January 28, 2009

Social networks maturing fast

Twitter and Facebook top of mind: The nascent power of weak ties and small touches

Design 4 Christoher S. RollysonWhat a difference a year makes! The Social Networking Conference debuted several years ago as a forum for social networking sites and vendors, with enterprise clients few and far between. Miami 2009 took place January 22-23, 2009 at the Miami Beach Convention Center, and it was a veritable enterprise 2.0 conference. Many of the presenters hailed from enterprise-focused high technology vendors, but they spoke as social networking practitioners. The good practices they shared reflected the maturation of social networks. Don’t get me wrong, we are still in early days, but it was obvious to see that social networks would be completely mainstream this year. Enterprise-focused vendors provided additional evidence by explaining some of the new social network features in their offerings.

You may download this report as a PDF:


Social Networking Watch’s Mark Brooks gave an overview of key trends, while jetBlue’s Morgan Johnston and IBM’s Adam Christensen drove home the message that companies could be rewarded for trusting their customers in social networks. Ford’s Scott Monty, Sun’s Lou Ordorica and Microsoft’s Marty Collins shared how they were using social networking to evolve their companies by opening up to customers and adopting P2P, two-way communications.Yammer’s David Schwartz and Faceforce’s Clara Shih presented two tech innovators that promised significant disruptive potential. SAP’s Steve Mann, Opera’s Thomas Ford and Dow Jones’ Tom Aley all shared fascinating social networking elements of their portfolios, which were all enterprise-focused. Awareness Networks’ John Bruce was on hand to share good practices and pitfalls. I presented the only industry-focused preso, focused on how social networks were beginning to disrupt the U.S. healthcare industry. I also gave the pre-conference workshop, Successful Social Networking Projects in the Enterprise.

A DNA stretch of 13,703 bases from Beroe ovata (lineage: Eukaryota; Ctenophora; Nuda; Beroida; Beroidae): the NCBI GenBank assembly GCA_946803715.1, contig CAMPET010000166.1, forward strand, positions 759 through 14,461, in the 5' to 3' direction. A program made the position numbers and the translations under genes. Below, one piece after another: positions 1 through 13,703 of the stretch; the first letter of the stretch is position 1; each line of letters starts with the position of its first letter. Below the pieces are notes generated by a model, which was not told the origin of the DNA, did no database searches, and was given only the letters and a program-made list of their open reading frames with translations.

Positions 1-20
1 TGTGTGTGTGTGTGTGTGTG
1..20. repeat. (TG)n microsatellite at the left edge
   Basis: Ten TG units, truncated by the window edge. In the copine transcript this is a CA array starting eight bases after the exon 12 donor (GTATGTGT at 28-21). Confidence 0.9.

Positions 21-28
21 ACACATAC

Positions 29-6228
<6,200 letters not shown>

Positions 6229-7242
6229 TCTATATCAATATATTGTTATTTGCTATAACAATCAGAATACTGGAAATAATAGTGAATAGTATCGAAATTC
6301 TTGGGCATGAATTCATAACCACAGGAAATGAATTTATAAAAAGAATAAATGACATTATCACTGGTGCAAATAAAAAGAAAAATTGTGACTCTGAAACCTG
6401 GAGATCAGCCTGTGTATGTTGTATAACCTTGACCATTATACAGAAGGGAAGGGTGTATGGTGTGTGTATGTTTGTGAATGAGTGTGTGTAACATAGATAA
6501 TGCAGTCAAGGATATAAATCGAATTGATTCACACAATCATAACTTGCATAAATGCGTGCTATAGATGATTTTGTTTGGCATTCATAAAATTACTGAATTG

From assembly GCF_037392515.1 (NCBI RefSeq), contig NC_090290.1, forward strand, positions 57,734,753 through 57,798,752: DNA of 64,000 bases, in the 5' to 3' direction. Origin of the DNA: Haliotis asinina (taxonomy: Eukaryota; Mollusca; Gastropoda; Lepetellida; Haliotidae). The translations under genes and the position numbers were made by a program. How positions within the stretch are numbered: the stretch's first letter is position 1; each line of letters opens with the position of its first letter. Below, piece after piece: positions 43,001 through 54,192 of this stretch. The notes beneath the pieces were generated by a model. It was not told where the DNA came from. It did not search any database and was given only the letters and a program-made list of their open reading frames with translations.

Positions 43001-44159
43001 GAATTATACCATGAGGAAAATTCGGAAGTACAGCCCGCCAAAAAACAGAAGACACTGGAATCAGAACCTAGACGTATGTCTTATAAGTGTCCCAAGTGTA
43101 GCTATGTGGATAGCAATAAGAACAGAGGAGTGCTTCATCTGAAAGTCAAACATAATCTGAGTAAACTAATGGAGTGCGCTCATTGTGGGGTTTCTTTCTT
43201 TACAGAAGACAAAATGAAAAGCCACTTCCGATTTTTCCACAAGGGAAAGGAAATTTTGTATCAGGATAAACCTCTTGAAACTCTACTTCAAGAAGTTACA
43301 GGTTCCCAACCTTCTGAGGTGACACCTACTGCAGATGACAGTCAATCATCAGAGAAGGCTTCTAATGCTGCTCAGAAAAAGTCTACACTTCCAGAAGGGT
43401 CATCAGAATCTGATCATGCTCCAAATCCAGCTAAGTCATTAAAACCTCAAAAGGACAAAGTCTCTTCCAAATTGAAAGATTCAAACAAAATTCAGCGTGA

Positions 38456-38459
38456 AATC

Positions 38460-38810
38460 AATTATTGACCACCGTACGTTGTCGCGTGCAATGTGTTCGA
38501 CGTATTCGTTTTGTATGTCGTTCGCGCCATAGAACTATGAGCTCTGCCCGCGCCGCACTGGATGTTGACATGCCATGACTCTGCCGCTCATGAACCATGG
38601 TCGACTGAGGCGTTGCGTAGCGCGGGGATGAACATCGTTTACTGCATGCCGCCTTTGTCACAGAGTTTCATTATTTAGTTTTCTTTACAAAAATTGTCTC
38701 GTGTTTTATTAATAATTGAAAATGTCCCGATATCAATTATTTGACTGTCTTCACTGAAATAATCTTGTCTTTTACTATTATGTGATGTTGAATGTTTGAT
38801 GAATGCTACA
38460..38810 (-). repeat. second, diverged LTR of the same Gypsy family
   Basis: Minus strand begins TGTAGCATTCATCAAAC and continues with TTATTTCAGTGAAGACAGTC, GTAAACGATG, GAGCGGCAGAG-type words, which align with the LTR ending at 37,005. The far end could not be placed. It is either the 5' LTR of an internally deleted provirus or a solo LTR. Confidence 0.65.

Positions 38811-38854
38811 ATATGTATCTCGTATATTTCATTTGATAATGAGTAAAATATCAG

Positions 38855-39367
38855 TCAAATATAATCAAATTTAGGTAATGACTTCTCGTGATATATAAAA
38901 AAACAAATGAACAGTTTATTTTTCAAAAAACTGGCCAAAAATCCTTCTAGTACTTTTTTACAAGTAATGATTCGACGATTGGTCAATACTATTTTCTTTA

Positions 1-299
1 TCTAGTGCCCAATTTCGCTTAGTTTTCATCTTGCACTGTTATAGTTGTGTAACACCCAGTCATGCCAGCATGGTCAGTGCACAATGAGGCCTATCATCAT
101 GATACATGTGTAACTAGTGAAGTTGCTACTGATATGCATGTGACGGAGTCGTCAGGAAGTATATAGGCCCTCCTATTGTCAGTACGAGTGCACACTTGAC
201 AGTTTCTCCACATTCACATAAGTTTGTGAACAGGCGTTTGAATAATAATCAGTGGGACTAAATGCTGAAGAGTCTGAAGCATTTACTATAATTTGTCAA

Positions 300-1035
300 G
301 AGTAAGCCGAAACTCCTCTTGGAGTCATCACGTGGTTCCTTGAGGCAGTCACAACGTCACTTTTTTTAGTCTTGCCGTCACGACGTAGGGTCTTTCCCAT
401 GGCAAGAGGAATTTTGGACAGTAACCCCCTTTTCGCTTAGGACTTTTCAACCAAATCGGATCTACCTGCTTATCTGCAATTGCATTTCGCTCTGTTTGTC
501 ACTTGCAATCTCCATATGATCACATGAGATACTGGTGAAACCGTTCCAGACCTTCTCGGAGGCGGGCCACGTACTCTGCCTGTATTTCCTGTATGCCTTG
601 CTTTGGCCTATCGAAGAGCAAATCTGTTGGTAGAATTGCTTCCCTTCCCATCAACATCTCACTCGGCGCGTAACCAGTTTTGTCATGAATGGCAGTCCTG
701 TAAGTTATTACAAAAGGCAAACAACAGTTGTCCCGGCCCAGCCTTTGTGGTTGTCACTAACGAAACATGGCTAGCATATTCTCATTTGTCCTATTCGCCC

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January 8, 2009

P2P Media Summit at CES

Here’s the thing about Macworld Expo (in San Francisco) and the Consumer Electronics Show (in Las Vegas) being held on the same week: It drives tech fanatics like me crazy because you only have time to record media and take in a handful of product announcements or interesting events because much of your time is spent socializing with friends, meeting new people, traveling and trying to navigate the logistics of a show, like CES, that is so physically draining.

I’ve been hitting a few of the high points over at Twitter (and actually made a number of new Twitter friends as well as met several folks, like Scott Monty and Joseph Jaffe, whom I’ve already been following).

I just remarked to @stevegarfield that this is the first conference I’ve attended where people are exchanging Twitter IDs rather than email addresses. Actually, that’s not an insignificant shift.